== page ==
Michael: That’s true.
Russel: Everybody here has worked with that company and those tools and know who that gentleman is. Further to that point, one of the other nominees was there, someone I’ve, again, known for many years at a whole table of people there. They didn’t win, but they didn’t care. They were having a great time.
They went up after and were taking pictures of their whole team. There was an area where we could get photographs with people getting their awards, and they were going up there and taking photos. They were just excited to be nominated.
Andy: They really were. That’s what we talk about during the evening and leading up to the awards itself is it really is a tremendous honor to just be recognized as a finalist. There’s a lot of things that come out from that where you’re referenced in certain articles, or things in the magazine, or press releases, and all the post and the pre-event marketing at the event, of course, itself.
Obviously, everybody can’t win. We really try and stress the importance of just being recognized as a finalist being named on that shortlist.
Russel: Yeah. If you look at the list of names that were nominated for the lifetime achievement, any one of those people, it’s a very distinct list. I’d just like to have my name on that kind of list. That’s a pretty distinctive list, right? The other thing I would say is that for the technical awards, they were very technical.
Michael: They were.
Russel: When we’re reading through the reads and summaries of the winning awards and such, what they did, and why it was important, if you’re not a pipeliner, you’re probably not going to understand what that award was.
That’s significant, too, because it means that it’s people who know our space that are looking at this, and they’re really being acknowledged and recognized for key technical contributions. Ours is a technical business.
Andy: Absolutely. Completely agree. We always, throughout the nominations process, folks will ask us, “What kind of information are you looking for? How should I present this to you?” I always like to turn it around as if you were submitting an editorial article through Mike and his team. Do you want it to be technical? Do you want to have some sort of case history or have some relevance to it? What technology were you able to use to either increase flow rates, have increased safety, or reduce this, increase that?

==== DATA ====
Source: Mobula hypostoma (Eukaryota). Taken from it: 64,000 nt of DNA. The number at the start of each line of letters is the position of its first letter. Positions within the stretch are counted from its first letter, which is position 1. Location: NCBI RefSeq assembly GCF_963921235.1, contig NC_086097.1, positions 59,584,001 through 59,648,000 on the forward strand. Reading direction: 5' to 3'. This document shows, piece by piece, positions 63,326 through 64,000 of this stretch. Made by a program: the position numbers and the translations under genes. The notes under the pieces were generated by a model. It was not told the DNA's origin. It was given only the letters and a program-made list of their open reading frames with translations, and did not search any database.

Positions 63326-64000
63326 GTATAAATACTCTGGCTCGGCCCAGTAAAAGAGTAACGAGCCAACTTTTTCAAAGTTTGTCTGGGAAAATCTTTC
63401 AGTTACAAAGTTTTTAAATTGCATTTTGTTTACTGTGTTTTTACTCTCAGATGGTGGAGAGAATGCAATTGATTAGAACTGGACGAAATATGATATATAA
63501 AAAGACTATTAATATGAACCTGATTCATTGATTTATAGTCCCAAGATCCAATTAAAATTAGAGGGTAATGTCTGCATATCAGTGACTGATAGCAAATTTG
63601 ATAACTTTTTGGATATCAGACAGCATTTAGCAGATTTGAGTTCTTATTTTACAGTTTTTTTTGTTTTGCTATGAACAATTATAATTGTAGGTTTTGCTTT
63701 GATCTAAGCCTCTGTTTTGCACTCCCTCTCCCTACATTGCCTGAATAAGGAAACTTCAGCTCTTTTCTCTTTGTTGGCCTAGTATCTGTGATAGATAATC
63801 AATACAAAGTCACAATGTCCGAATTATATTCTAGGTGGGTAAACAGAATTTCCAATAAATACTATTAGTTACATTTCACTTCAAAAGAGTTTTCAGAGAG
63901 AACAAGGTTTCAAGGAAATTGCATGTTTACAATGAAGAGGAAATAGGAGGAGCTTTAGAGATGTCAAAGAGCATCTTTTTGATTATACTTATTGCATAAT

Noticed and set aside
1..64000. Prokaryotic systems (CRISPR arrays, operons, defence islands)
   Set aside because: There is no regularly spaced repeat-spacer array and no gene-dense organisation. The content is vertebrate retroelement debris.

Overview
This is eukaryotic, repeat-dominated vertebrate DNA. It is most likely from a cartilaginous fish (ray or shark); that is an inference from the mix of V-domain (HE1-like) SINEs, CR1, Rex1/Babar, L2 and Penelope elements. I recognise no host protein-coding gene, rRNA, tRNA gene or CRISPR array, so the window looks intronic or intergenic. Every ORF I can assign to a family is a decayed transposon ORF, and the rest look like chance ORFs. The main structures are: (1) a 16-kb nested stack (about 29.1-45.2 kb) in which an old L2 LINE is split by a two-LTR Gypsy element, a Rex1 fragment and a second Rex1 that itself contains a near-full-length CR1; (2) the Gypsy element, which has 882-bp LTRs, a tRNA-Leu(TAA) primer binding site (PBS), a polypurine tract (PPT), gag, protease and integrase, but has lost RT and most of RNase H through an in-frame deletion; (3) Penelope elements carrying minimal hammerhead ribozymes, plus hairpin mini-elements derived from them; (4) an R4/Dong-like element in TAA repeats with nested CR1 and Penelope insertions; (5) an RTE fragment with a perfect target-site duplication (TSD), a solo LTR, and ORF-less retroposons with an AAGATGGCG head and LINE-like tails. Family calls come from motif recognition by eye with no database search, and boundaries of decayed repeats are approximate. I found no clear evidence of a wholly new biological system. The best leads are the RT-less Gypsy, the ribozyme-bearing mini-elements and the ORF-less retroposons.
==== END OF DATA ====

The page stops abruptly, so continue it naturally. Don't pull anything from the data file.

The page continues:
Whatever that may be, you want to tell the encompassing story. You want to keep it third party, and to keep it as technical as possible, because that’s what’s ultimately going to drive the success to become a finalist, and then hopefully a winner as well.
You do not want it to be commercial. You don’t want to have the flag in the corner, just waving it side to side. That doesn’t work. You got to stick to the technical side of it and, really, “How is this helping our industry?”
Russel: You’ve got to be adding real industry value and it’s got to be clear. What is the technical innovation, and how is it adding industry value? I’ll just use one example. Every time I do a podcast about integrity management, I always say a disclaimer, I’m not an integrity management guy. But having done a lot of those conversations, I feel like I’m getting at least dangerous with the lingo.
The winner for Best Pipeline Integrity Award was… I’m just going to read the title because it really goes to the point I’m trying to make here of what we’re talking about is, was “Accurate Gap Gouge Classifier and Sizing When Coincident With a Pipeline Dent” by T.D. Williamson.
The read talks about how they use a multiple data set, multiple ILI technologies in a single tool trained to accomplish this specific value proposition. That’s the kind of thing that these technical awards are being acknowledged for. That’s very specific.
For folks that work in that domain, they know what that means when they start talking about “How do I look for gouges and coincident metal loss and identify both of those together?” That’s pretty advanced stuff in the ILI part of our business at this point.
Andy: The specificity of that particular nominee leads to during the nominations process this year, we received so many nominations. I forget which category it was in particular, but we went to the advisory board, or actually, they came back to us and said, I think there were, I don’t know, 16, 18 nominees in this one category.
They said, “Look, there are a dozen to 14 to 15 of these that deserve recognition. Here’s how we suggest doing it.” We actually expanded from 9 to 11 categories, breaking apart one of those and being a little bit more specific because of the detail, or the amount of detail I should say, that the nominations came in as allowed it to be a much more specific topic than even we were initially planning.
You can always highlight the innovator of the year, but when it comes down to those technical-type topics, this market clearly wants those to be specific recognition, so we welcome that.